SRINAGAR: A journalist in north Kashmir was targeted by government forces last year when entire Kashmir valley was under the grip of protests after the death of militant commander Burhan Wani.
The pallets fired at him damaged both of his eyes, leaving him jobless, and without any compensation. People, who loved his reporting, are not keen to help either.
Javid Ahmed Mir, the owner and editor of Kashmir News Network, an Urdu news agency from Langate in Kupwara district, was getting repeated calls on his cell phone about the protests in his area against the forces atrocities.
“Many people were injured that day,” he recalls. At five in the evening, Javid decided to visit the Kralgund hospital where protesters were being treated for their injuries. He gathered the details and statement of few injured and started his journey back home to write and file the story.
On the way home, a police jeep passed by him. As he looked back at it, a volley of pellets was fired from inside straight at his face, making him blind with blood oozing from across his body.
“It was already dark. The moment pellets hit me, I fell on the ground with my body burning. I couldn’t see anything and few people came and took me to a hospital,” Javid recalls that fateful day when he was hit by pellets.
When Javid was taken to Kralkhud hospital, the forces were already on rampage beating paramedics and those injured in the protest. Fearing the same fate, Javid was taken to his friend’s place and kept there for the whole night without any treatment.
“Forces were beating people in the hospital. If they could have got hold of me, they would have beaten me the same way,” he says.
The other morning he was taken to Baramullah district hospital from where he was shifted to Shri Maharaja Hari Singh Hospital (SMHS) hospital in Srinagar City.
“Both my eyes were damaged. Pellets were everywhere across my body. I couldn’t move. The pain was unexplainable,” he said.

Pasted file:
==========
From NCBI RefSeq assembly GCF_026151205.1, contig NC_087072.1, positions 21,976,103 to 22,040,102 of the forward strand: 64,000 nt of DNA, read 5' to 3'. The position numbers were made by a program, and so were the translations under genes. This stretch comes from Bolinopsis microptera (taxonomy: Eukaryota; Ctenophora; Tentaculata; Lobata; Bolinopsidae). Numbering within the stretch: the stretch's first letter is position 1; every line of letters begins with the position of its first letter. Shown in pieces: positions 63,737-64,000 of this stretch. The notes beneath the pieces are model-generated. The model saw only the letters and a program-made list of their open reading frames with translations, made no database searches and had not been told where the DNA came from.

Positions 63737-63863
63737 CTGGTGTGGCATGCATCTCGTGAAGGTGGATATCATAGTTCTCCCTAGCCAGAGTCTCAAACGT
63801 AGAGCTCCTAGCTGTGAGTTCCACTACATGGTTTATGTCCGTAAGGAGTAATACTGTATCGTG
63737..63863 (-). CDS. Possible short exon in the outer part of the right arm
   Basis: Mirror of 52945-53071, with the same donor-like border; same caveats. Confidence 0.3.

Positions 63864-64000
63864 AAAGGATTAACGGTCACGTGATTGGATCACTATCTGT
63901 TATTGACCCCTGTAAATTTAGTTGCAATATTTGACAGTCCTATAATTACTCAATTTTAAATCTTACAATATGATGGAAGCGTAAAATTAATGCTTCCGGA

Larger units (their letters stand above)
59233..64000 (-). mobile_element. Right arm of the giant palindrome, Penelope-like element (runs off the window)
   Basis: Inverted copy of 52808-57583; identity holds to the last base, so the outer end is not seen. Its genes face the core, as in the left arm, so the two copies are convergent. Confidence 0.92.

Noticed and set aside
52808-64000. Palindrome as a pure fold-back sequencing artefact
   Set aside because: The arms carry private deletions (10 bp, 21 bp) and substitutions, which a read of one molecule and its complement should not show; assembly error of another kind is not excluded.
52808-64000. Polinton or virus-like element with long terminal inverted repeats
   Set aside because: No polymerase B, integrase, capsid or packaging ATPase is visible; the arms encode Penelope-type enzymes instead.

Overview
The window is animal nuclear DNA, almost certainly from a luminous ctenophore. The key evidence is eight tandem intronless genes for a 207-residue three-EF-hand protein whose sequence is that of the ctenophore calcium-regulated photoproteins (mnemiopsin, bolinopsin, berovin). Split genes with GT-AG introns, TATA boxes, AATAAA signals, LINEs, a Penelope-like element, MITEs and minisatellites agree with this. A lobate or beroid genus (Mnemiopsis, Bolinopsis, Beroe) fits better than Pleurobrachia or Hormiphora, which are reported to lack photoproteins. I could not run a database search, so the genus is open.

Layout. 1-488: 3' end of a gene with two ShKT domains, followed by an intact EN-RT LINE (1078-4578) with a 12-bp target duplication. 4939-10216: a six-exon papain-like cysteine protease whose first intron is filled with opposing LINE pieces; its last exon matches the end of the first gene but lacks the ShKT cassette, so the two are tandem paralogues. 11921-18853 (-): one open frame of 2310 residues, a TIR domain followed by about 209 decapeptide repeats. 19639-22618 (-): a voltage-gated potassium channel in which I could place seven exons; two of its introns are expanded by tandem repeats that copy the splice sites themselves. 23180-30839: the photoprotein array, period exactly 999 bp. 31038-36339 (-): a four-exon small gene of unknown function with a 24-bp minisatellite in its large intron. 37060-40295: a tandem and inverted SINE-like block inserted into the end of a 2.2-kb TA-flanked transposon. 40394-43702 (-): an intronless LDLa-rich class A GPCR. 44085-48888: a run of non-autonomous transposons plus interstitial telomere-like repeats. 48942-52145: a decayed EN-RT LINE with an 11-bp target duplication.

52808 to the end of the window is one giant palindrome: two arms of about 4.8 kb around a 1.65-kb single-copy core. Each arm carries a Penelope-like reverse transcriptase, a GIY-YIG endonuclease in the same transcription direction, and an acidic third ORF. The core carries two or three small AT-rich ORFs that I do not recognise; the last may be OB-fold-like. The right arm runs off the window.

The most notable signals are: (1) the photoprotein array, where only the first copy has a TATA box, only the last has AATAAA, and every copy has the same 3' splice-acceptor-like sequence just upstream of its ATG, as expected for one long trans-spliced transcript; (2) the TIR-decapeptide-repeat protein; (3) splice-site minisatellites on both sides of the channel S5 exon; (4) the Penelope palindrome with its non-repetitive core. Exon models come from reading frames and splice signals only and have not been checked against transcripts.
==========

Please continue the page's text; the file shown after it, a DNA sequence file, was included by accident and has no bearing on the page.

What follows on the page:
It took Javid 28 days to stand up on his own feet and gain partial sight in his right eye. “Dr S Natarajan helped me a lot in gaining vision in the right eye. He used to give me assurances that everything will be fine, otherwise, I had lost hope that I would ever see again,” he added.
More than a year after the incident, memories and the injuries stay intact. He can’t see from his left eye as two pellets are still inside it.
“I have regained partial vision in my right eye but left eye is totally blind. Pellet shots are still inside my chest, legs, and arms and I can feel them,” he said. “Lately I am having Psychiatric problems. I can’t sleep…I have nightmares about police jeep coming and firing pellets indiscriminately at me.”
At least two pellets are still in my left eye due to which I am in burning pain. But I can’t afford the treatment. There are scores of pellets in other parts of my body as well.” He said he acted like a normal person but he can’t see properly after sunset and can’t sleep because of pain in the left eye. “Doctors advised me to visit a hospital outside J&K, but I can’t afford the treatment.
Javid has spent more than Rs 2 lakh of his hard earned money on his treatment and has to spend Rs 10,000 a month on buying medicines. He feels that he is left alone by his journalist fraternity to fight this battle alone. Last week, he sold his Kashmir News Network (KNN) agency to fund his treatment.
“Neither Kashmir Editors Guild nor any other journalists bodies helped me in getting the treatment. I don’t have any more money to fund my treatment and this is the reason I sold the news agency,” he told TwoCircles.net.
Javid tried to raise money by joining a private school but the salary was too meagre to meet the ends. “They used to pay me Rs 3,000 while I needed Rs 10,000 rupees a month for the medicines,” he says.
Javid according to a local daily said that government announced they will release financial relief to all the persons who were injured, and had lost their vision to pellets and bullets. “Some received (the relief money) but I am still waiting,” he said. “After I was handicapped, no one from media fraternity helped me either. No one offered me a job.”
“I also contacted state human rights commission, Guild, and other social and governmental organisations for help and they assured me that they will take up the matter with government for financial relief in my favour, but nothing was done”, he said.
For Javid life has become a burden and he desperately wants to get back into the profession but as soon as he tries to write, the dark reality comes to haunt him.
“I may be alive, but pellets have killed my passion and dreams,” he adds with his voice trembling.
(Credit & Inputs : TwoCircles.net, Kashmir Reader )